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October 27, 2008

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Online security tips

The Federal Deposit Insurance Corporation offers a few additional tips on consumer banking protection:

¢ Check the banks' "About Us" site to ensure you have the official name and address of the bank's headquarters and information about its insurance coverage from the FDIC. A similarly named overseas bank probably won't offer the same local services and protection.

¢ Likewise, "copycat" Web sites that use a similar name or Web link may try to lure you into clicking onto their site and giving your personal information, such as your account number and password. Always check to see that you have typed the correct Web site address for your bank before conducting a transaction.

¢ You also can check a bank's FDIC deposit insurance coverage (up to $100,000) by visiting www2.fdic.gov-/idasp/main_bankfind.asp.

When Asa Collier goes online, he isn't just looking for e-mails and searching the Internet.

The Lawrence resident also checks his personal and business bank accounts several times a day since signing up for online banking about a year ago.

"If you are the paranoid type, this is terrific," says Collier, owner of Blue Sky Wind Solar & Home.

About 46 million households currently bank online, according to Celent, a research and consulting firm focused on the application of information technology in the global financial services industry.

Convenience is what Jennifer Smith likes about the services. Paying bills over the computer by transferring funds from her bank account is easy, she says. No longer does she have to go to the post office to buy stamps and rely on the mail to get her checks delivered on time.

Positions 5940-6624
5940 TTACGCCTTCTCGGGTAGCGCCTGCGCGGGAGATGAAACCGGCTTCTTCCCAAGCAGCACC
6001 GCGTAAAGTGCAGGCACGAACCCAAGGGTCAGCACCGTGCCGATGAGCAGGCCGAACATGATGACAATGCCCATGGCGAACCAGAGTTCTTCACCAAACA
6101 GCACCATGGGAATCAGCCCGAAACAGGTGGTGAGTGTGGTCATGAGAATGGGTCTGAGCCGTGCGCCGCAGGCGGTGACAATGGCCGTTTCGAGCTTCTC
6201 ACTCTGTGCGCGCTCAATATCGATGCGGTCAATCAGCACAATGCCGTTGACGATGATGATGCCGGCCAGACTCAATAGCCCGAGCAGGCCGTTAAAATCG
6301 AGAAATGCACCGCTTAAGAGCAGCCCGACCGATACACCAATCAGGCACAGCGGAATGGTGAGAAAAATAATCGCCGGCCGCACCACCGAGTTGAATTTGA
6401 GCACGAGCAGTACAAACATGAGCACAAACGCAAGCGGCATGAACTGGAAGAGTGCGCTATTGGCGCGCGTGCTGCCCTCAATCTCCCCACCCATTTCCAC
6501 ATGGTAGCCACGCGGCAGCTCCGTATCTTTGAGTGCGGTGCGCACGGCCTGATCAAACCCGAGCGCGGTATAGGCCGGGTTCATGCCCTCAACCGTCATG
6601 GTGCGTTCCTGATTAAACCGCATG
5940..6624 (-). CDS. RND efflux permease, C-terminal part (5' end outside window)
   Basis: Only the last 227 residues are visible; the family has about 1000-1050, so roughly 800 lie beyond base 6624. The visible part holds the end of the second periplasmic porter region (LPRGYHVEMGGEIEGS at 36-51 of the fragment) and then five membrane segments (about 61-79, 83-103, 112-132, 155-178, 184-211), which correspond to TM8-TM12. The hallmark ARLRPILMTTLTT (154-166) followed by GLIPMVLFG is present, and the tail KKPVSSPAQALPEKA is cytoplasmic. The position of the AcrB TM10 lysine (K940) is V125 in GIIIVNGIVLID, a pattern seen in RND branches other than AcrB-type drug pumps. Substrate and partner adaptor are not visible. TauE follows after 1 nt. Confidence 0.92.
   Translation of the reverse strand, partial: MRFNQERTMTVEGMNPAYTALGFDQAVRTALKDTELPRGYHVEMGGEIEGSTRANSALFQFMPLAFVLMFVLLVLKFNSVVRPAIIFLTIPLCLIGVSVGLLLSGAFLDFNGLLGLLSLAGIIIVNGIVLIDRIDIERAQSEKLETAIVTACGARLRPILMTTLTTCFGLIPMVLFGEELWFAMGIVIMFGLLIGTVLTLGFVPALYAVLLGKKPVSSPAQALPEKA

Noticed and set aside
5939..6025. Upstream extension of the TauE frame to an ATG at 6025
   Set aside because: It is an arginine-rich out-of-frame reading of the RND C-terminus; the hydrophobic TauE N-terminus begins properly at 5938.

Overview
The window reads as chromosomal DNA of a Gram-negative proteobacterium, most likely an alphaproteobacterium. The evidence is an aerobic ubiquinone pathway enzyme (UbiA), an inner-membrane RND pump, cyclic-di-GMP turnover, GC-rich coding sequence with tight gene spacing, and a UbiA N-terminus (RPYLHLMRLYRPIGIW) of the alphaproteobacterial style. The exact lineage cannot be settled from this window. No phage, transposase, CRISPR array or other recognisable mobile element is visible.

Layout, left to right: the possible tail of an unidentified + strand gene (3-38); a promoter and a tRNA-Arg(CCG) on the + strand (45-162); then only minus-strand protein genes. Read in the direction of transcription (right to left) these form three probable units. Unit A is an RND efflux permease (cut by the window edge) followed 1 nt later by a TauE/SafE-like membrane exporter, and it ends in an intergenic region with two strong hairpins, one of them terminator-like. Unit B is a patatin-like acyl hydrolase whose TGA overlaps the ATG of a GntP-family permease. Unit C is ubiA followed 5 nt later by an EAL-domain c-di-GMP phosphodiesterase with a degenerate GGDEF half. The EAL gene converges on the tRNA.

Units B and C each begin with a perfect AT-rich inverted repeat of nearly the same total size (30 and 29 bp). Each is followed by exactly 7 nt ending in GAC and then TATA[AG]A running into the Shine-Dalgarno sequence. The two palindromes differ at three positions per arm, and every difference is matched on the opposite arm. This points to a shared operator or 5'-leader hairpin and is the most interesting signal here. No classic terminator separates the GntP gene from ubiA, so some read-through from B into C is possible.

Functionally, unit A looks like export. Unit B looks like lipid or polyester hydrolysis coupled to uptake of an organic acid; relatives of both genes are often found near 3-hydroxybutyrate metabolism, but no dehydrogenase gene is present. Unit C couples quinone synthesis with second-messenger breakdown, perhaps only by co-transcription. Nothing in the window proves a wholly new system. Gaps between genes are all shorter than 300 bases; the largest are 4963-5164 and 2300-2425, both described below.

Smith has been going online to balance her checking account for five years. A year ago she decided to upgrade to bill paying. She started with online accounts when she started using a debit card.

"Instead of making sure I wrote down every transaction, I could actually download them into my accounting program, and then I knew exactly what had gone through," the Lecompton woman says.

Smith is aware of online security concerns, and she changes her passwords every few months. She complicates the passwords with combinations of upper- and lowercase letters and numbers.

"I feel more comfortable going through my bank than going onto other companies' Web sites and making payments," Smith said.

Collier thinks that being able to check his accounts anytime he wants is a form of security in itself.

"I've been able to detect some screwy stuff. I've found missed transactions immediately rather than later," he says, adding that he has no complaints with the online service or his bank.

Online security must be taken seriously, says Robert Baker, counselor with Housing and Credit Counseling Inc., 2518 Ridge Court. Fraud or stealing account numbers can happen many ways.

"Unless you are constantly upgrading and testing your system every six months nothing is truly secure," he says. "You can't just put up a firewall and just leave it."

Consumers should study online banking service details closely before signing up. There can be various charges for online payment transactions, he says.

"You need to know how these things work," Baker says.

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